However, comparisons of survival rates reveal striking differences among countries for cancers, cardiovascular disorders and other serious non-communicable and communicable diseases, even between countries with a similar GDP. What are the reasons for these differences and, more importantly, what are the best ways to address them? The aim of the session is to raise awareness among health policy makers, clinical and biotechnology, health professionals, academics and interested public and patients about gaps and needs for equity in health outcomes and fair access to healthcare.
14 April, 8.30-9.00 CET
Higher degrees of health literacy support patients at every stage of their journeys: they help to navigate decision-making and elevate patients to partners. If combined with health literate institutions, the coproduction of health can improve patient care and help reduce costs of unnecessary and inappropriate medical intervention.
Policy changes to increase health literacy have been notoriously difficult to implement, due also to a lack of evidence about the correlation between measures to increase health literacy and actual outcomes. Several initiatives have taken on the task to create such evidence. Most recently, Europe’s Beating Cancer Plan promises to make cancer literacy a priority for European policy makers, guidelines, and programs of action.
What do we know about the value of health literacy, where do we need to know more? How can we achieve higher degrees of health literacy? What lessons can we draw from the current pandemic? Join two outstanding experts for an Early Bird discussion on health literacy!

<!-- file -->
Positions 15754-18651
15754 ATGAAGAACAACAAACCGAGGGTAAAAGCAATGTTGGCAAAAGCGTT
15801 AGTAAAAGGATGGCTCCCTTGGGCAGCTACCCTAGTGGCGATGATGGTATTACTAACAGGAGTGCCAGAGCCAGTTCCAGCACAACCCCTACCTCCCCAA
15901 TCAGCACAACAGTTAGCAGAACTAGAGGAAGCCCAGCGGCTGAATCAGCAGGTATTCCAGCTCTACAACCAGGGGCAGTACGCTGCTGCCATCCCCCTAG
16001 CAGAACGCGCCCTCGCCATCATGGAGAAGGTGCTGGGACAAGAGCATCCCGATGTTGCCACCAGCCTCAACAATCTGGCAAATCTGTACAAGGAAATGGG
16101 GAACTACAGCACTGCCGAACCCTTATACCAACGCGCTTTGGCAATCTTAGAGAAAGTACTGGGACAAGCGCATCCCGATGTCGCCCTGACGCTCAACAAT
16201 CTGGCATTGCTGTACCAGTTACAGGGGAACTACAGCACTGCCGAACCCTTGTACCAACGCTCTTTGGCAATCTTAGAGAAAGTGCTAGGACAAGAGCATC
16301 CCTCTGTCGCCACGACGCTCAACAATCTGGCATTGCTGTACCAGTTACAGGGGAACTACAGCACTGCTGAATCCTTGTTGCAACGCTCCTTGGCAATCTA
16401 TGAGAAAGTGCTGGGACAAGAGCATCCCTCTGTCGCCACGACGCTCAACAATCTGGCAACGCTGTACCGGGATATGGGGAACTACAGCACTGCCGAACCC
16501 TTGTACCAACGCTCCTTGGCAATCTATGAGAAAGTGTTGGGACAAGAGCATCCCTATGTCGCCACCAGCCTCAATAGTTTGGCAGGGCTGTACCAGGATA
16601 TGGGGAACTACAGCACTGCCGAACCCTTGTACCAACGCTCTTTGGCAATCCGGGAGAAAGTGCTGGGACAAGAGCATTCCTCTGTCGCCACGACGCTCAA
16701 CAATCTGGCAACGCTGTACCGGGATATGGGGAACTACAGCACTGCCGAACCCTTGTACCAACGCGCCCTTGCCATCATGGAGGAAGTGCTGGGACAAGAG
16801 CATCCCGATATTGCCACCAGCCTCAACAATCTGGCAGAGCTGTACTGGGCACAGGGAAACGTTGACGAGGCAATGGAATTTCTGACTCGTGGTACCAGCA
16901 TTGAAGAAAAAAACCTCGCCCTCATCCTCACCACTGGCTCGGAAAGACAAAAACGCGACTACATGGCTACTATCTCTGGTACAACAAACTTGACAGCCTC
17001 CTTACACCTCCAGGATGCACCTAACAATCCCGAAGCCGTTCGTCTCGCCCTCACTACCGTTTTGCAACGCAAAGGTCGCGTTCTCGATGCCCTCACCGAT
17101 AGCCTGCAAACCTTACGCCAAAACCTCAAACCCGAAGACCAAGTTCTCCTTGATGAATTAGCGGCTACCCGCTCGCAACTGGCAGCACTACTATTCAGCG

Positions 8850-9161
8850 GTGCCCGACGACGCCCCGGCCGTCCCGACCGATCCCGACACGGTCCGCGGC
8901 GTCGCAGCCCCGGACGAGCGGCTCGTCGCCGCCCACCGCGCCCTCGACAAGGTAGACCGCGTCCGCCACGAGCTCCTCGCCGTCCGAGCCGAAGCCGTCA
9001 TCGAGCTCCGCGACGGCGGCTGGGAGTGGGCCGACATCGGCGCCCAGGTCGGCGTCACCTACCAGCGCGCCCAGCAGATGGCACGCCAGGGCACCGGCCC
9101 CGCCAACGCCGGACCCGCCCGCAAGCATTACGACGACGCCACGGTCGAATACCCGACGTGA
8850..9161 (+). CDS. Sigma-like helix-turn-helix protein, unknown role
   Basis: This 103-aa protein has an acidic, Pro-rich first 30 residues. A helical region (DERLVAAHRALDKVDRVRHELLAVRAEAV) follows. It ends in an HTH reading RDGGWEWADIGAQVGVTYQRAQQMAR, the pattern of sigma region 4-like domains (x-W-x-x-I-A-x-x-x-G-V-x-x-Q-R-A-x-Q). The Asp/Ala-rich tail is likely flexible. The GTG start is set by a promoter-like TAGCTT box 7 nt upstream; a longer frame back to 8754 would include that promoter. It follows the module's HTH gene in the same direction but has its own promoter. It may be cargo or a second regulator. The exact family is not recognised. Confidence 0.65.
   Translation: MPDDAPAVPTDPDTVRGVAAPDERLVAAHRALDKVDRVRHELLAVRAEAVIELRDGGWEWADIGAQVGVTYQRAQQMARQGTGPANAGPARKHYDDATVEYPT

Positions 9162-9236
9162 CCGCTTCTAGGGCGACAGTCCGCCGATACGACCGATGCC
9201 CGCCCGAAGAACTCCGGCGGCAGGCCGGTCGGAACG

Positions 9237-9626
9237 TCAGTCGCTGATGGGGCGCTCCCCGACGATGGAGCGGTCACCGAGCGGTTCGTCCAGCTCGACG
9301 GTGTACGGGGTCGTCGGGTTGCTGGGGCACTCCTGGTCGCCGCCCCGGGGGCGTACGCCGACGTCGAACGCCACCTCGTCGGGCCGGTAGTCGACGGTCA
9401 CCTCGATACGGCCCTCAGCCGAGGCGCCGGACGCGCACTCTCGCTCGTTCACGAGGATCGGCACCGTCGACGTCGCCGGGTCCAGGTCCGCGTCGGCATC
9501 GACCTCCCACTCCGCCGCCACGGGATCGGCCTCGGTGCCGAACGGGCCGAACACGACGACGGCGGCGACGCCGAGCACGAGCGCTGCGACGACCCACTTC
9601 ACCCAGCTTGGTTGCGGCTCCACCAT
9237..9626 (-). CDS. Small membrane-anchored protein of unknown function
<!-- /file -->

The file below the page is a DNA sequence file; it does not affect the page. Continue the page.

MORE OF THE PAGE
10 March, 18:00-18:30
It will probably take years before we can understand the impact of the Covid-19 pandemic on cancer patients. We know about decreasing diagnosis, interrupted treatment cycles, and other unintended effects of pandemic control measures. We don’t know, however, what exactly these changes mean for cancer patients and their survival rates. Even though high-quality data is often lacking and there is significant heterogeneity in real world evidence connecting treatment delays with increased mortality, studies increasingly highlight delays in cancer treatment during the past months. More recently, there have also been attempts to standardize estimates of the effects of treatment delays on survival rates, offering important lessons for cancer care systems. How can we quantify the impact of delays in cancer treatment on mortality? What do we know about the causal links between pandemic control measures and cancer care? How can patients, health care professionals, and policymakers help minimize delays in cancer treatment initiation?
10 Feb, 2021, 08:30 – 09:00 CET
"Europe’s Beating Cancer Plan” sounds like something that should be around already. With the Europeans carrying 25% of the global population’s cancer burden, a coherent strategy tackling cancer incidence and mortality in Europe is only consequential. Or is it? Cancer treatment remains a personal and often local matter, and different perspectives exist across Europe on access to cancer care, budgets, and spending. These are reflected in different public health systems and policies at the level of EU member states. Cancer control activities vary greatly within Europe as do the outcomes of cancer care. Considering high European ambitions, persisting interests in member states, and local sensitivities: What can we expect from Europe’s Beating Cancer Plan? How can it become a success and more than just yet another document?